Santa's sleigh cannot fly without its pilot.
With the peak holiday shipping season fast-approaching, global package delivery giant FedEx is paying retirement-age pilots bonuses of $40,000 — and potentially as much as $110,000 — to keep them flying into next year, according to two sources with knowledge of the matter and a contract seen by Reuters.
The bonuses, outlined in the latest pilot contract and previously unreported, reveal that a wave of pilot retirements, global pilot shortages and rising cargo demand fueled by the growth of global e-commerce are straining the world's largest air delivery fleet.
Any problem in maintaining capacity for FedEx, which many economists consider a barometer of U.S. economic strength, disrupts supply chains at a time when they are already being destabilized by international trade tensions.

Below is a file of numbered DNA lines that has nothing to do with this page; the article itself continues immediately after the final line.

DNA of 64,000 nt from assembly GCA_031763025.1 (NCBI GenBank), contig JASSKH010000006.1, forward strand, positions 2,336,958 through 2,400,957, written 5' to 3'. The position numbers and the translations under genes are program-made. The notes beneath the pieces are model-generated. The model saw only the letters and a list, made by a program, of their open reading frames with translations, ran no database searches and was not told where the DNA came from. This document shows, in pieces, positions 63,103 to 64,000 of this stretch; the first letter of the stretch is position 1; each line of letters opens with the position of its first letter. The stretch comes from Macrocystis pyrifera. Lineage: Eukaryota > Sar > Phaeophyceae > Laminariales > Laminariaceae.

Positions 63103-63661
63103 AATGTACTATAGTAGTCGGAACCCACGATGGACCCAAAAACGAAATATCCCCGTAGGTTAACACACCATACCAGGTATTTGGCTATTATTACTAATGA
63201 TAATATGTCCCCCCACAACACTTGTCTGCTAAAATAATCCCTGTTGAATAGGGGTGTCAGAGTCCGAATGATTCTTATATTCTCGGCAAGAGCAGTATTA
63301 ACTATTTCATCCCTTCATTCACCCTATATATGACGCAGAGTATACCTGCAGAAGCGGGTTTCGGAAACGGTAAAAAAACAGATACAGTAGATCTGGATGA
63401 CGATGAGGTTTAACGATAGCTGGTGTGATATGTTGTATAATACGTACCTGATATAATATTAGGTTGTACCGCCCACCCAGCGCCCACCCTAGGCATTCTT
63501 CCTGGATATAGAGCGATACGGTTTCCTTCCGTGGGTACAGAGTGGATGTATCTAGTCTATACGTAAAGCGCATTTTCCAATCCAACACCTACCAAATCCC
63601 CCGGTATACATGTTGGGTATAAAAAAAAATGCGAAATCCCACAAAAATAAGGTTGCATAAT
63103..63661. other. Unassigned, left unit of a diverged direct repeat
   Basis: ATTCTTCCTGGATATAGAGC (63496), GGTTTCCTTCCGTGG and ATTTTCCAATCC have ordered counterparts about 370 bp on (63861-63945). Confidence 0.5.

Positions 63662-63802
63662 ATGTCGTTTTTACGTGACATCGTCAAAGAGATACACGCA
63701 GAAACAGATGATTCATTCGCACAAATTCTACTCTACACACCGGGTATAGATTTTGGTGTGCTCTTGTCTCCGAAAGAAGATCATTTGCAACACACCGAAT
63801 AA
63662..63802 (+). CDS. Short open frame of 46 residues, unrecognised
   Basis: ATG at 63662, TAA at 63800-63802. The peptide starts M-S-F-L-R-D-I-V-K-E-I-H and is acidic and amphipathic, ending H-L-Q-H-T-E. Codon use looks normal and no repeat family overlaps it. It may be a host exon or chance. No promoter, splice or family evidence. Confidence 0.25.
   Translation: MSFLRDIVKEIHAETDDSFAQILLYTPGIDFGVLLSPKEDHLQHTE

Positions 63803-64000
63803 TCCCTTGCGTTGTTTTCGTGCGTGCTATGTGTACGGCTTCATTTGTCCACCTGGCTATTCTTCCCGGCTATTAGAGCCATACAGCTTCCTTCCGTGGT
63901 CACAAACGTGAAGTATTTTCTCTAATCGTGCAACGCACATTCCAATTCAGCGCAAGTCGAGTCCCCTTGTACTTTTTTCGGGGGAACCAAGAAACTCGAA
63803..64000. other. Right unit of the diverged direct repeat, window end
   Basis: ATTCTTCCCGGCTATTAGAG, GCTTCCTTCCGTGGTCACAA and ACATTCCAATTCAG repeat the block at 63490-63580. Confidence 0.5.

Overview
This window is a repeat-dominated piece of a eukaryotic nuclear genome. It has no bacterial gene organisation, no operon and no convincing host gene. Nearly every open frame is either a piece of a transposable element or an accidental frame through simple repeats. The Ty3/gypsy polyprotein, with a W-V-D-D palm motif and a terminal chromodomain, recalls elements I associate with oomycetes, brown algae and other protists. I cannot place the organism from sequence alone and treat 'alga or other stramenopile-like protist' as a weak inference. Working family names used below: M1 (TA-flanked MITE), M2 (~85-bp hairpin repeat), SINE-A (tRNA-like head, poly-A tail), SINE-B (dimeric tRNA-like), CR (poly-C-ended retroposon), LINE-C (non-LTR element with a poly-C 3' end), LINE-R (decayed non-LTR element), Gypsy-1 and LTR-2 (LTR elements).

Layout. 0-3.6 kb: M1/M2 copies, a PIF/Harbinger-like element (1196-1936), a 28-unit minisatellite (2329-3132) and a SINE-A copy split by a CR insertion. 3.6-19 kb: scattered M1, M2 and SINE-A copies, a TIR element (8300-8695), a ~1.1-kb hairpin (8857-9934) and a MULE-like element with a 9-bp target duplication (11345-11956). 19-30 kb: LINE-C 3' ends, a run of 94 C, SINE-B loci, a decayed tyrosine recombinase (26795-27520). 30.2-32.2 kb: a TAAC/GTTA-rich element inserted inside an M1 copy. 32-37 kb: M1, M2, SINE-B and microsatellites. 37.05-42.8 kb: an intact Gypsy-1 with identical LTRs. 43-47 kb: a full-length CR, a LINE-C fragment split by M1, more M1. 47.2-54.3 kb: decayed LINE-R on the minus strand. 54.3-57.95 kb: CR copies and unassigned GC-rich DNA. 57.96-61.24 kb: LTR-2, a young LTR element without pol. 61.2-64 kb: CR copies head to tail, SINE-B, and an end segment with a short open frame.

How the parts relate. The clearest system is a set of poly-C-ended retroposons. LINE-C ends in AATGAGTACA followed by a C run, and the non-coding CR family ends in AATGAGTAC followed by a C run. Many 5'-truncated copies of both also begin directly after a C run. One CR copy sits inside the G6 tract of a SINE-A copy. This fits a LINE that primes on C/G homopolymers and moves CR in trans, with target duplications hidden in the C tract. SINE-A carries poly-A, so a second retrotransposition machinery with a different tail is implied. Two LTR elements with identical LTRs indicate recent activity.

FedEx and rival United Parcel Service, which is trying to recruit hundreds of pilots this year but is not paying bonuses, play a crucial role in global supply chains from aerospace to retail, particularly during the holidays when average daily delivery volumes can double.
FedEx spokeswoman Bonny Harrison declined to comment on pilot pay or its use of bonuses to manage the timing of retirements. She did point to details of a pilot recruitment campaign it launched publicly in April and said FedEx had about 5,000 aviators on its payroll.
"FedEx Express is well staffed with pilots at this time, however we're always looking toward the future," Harrison said.
Two senior FedEx managers familiar with the strategy told Reuters the company offered cash bonuses to retain retiring pilots through the holiday shipping surge that stretches from the U.S. Thanksgiving holiday in November through year-end.